You had no idea that life had better graphics available. You've been playing the 16-bit world this whole time, while everybody else was running quad-core realities hooked up to an HD screen. The only downside to this whole experience is dodging the errant punches from your friends and loved ones as you incessantly inquire as to the amount that they see this shit for the next several months:

"Did you see those leaves? What? You can always see those? No, man, I mean: Can you see that, like, a tree is made up of a billion different leaves from all the way back here? Holy shit! Look at that gravel! It's not just gravel; it's a thousand different kinds of rock! Do you see it?! No, man, do you really see it?"


Real Food

I don't know how into this whole food purity thing I am. I'm pretty behind the idea that Monsanto shouldn't be allowed to own all the food, but I'm always cautious about complaining that science is getting out of control. And honestly, we've been genetically modifying plants and foods for 10,000 years. Why do you think we have 50 different types of tomato?

And as I've said before, one of the things the lefties and hippies did was to replace genuine spirituality with a kind of food-fetish materialism that has led to a lot of this health-food craze.

But honestly, things can get a little weird these days, and with Monsanto and companies like them bullying farmers...well, that really gets my Irish up. And I'm more than convinced that eating good food, and staying away from grains, sugar and processed foods of any kind is a really good idea, particularly for people like me who have serious ongoing health issues. I am totally convinced that bad food has massive impact on health and that good, whole food: high protein, high fat, meat/poultry/fish and green veg diet with very low simple carb consumption and a big emphasis on anti-oxidants, can cure or at least treat damn near any systemic ailment you can name.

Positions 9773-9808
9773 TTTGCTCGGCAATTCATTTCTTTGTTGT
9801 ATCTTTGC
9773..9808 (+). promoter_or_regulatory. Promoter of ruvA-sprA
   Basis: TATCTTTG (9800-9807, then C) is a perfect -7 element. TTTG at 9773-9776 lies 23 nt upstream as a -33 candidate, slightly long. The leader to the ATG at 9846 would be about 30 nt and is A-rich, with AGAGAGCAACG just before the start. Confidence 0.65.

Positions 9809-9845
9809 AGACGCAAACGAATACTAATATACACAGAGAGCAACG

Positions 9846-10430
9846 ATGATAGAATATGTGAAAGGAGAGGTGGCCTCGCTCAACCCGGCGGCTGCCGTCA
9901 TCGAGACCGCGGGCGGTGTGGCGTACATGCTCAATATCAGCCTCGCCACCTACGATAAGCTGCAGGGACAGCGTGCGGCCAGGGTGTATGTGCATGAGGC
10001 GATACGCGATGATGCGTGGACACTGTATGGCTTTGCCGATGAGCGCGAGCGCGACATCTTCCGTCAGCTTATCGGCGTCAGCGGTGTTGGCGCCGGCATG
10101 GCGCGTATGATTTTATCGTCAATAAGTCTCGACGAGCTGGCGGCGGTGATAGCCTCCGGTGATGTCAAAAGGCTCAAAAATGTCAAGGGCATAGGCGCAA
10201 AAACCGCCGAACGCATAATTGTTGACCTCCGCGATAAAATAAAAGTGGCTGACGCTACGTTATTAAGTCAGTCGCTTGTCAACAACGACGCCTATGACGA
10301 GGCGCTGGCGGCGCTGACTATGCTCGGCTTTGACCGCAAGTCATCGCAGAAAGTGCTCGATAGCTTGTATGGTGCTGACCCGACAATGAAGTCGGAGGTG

One big issue that is coming clear is that the conventional wisdom, including the government-issue dietary charts, are totally wrong. They all say you should keep fat and meat low and that you need grains, which my own experiments have shown to be utter rubbish. The other thing I've learned is that the standard recommendation of 2000 calories a day for most people - since we are nearly all sedentary these days - is WAY too much. Intermittent fasting and keeping calories down to 1200-1500 a day has been shown to contribute to longevity and much lower incidences of systemic illness.

And for those of us dealing with the dramatic and often disastrous after effects of (H-word) significantly decreasing your usual caloric intake is absolutely necessary to avoid turning into a huge, disgusting, rolling blob of greying, wrinkling goo.

I was lucky; I fell into a ferocious, crushing, face-down-on-the-carpet, screaming-into-the-pillow-every-night bout of clinical depression immediately after surgery, that fortunately has not let up since then. I'm one of the lucky ones who basically stops eating when depressed so it's been six months now and I've only put on about 5 pounds which I have since lost again. Yay!...

oh wait...


I'd be interested in finding out more about the farming practices in Italy. I suspect that they aren't so far gone into The Weird as the US farmers have. Witness the dedication of Italians to seasonal food. You really can't find carciofi in summer, and when I've asked for broccoli lately, I just get a funny look. Even spinach has disappeared.

I'm willing to believe that the Italians are a lot more into good food than the Americans and wouldn't put up with a lot of the crap the yanks do.

So, I've been kind of looking into things a bit. I'm not as big into it as Steve, who put me onto the whole Primal thing. (I'm happy to let Steve do all the work of researching and then just read his stuff about it.) But I've given up grains and sugar, focused on anti-oxidant foods, gone big into fresh fruit and veg from the local farmers' market, and feel physically a lot better than anyone expected me to be at this stage. Although it hasn't been as dramatic a change as some people get. Even though I've been doing the Primal thing pretty strictly since early March I haven't lost more than five pounds where most people are well into double digits by now. But at least I haven't started ballooning out as most people do after (H-word) and I figure I would certainly have started to do so by this time. So, in all, I guess we're doing OK with that.

I really don't get why doctors don't emphasise diet. Food is health. What you put in your mouth regulates every. single. thing. about your physical and a huge portion of your psychological self. I've been realising that a lot of the things the medical community believes (ie: the "whole grains" myth) is the exact opposite of reality.